Another dissertation based on a dissertation…

29 08 2008

Started to google “sickle-shaped scar” and found this:


From the Abstract:

Northrop Frye, in his Anatomy of Criticism, identified four main myths: Comedy, Romance, Tragedy, and Irony/Satire. These were essentially genres, each of which move through six phases. Frye believed a critic could simply organize literature into these phases to show that literature formed “an ideal order”  For each of these phases, Frye identified typical narrative structures and characteristics–primal myths with which humanity was and is consistently concerned. Comedy is the reconciliation of the protagonist with his community at the end, Romance chronicles what seems like a knight’s quest, Tragedy shows us a hero’s separation from his society, and Irony/Satire gives us the everyday difficulties and dissembling of life. (…) This dissertation has shown that the Anatomy of Criticism could categorize not only written literature but also 20th century film. Specifically, these Western films were matched to Frye’s Romance phases, War films to Frye’s Tragedy phases, Film Noir films to Frye’s Irony/Satire phases, as well as Comedy films to Frye’s Comedy phases.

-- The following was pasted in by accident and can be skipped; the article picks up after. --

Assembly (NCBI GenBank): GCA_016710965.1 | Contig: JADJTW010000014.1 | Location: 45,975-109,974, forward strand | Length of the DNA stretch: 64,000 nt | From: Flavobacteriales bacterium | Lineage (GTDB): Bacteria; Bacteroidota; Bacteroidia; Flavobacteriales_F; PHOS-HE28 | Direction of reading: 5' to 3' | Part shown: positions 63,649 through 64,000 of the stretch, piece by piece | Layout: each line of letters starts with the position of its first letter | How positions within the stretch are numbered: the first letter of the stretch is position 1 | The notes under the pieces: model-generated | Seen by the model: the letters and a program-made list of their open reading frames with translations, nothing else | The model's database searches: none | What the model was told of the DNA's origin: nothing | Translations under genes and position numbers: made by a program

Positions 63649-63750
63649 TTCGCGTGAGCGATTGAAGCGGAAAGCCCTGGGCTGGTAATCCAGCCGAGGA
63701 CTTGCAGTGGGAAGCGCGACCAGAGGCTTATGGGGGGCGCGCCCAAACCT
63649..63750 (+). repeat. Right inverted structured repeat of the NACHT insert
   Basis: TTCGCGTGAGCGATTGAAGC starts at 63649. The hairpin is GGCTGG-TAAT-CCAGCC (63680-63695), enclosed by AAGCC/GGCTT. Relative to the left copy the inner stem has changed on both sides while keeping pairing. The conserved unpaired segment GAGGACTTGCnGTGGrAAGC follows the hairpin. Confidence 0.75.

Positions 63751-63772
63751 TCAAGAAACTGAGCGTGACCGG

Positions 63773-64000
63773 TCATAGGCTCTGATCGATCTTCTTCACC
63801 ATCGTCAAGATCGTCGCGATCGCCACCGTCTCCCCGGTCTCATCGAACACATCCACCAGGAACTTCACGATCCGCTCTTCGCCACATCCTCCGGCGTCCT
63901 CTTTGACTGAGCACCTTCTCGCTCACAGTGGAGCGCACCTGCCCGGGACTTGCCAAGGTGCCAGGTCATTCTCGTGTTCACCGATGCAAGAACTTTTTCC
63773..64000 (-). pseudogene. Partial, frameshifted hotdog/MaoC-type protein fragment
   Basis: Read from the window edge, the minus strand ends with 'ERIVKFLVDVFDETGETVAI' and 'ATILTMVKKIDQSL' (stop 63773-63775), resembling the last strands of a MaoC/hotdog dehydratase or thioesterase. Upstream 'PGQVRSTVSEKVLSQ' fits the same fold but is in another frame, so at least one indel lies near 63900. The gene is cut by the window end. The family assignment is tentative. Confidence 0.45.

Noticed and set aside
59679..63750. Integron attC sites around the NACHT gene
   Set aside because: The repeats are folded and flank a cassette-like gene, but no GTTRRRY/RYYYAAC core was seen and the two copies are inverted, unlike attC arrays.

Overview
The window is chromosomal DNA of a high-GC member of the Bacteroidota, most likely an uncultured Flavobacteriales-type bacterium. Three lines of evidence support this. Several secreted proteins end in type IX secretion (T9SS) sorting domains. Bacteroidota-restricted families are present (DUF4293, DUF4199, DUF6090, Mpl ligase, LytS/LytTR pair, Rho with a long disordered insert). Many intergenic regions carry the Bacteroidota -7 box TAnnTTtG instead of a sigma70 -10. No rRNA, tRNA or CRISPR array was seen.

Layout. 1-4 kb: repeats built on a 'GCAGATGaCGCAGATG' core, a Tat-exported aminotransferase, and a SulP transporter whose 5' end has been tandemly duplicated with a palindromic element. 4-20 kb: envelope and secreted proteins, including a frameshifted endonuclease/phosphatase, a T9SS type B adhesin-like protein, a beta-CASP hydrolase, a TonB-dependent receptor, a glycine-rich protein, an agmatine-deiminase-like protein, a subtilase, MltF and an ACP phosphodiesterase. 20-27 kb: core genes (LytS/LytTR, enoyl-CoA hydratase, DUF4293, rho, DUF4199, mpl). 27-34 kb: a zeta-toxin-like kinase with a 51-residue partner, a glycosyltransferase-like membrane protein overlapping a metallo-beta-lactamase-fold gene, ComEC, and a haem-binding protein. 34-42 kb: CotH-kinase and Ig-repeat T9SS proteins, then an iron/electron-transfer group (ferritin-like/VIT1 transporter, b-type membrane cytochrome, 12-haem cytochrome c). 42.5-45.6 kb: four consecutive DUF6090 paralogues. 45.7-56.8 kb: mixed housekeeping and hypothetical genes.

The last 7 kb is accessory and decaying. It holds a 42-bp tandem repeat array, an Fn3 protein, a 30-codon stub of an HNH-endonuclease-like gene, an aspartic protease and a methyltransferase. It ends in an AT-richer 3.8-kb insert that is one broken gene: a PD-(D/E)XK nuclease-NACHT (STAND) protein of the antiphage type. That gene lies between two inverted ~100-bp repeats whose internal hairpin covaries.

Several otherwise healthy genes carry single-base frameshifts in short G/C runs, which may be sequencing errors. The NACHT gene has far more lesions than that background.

From the Chapter Three:

Platoon is a “world of shock and horror” and a “demonic epiphany”. The most shocking thing about this world is simply the realization, as in Apocalypse Now, of how evil human beings can be, without checks and balances in civilization to restrain them.  Barnes is the one with the “demonic epiphany.”  Like Kurtz in Apocalypse Now, Barnes has realized that it is easier not to think about his actions than to endure the emotional pain of trying to confront moral problems.  Barnes simply does what he feels like he should do, even if that means killing many innocent people.  Elias has resisted the demonic epiphany of Barnes and Kurtz and remains willing to struggle with the moral ambiguities of Vietnam, although even Elias admits that he loves the moments where he can relax from his moral tension.  He tells Taylor, in a scene Avent Beck describes as “a quiet scene suggestive of Jesus and Peter in the garden of Gethsemane“:  “I love this place at night.  The stars … there’s no right or wrong in them.  They’re just there.” 

See? See? hardly I say something that I think is an original thought, it appears elsewhere written by someone else… Even if I don’t agree that Kurz stopped to think (reference).

Still have to read – maybe not the whole text, but at least more about the concept. As well as about the Northrop Frye’s Theory of Archetypes


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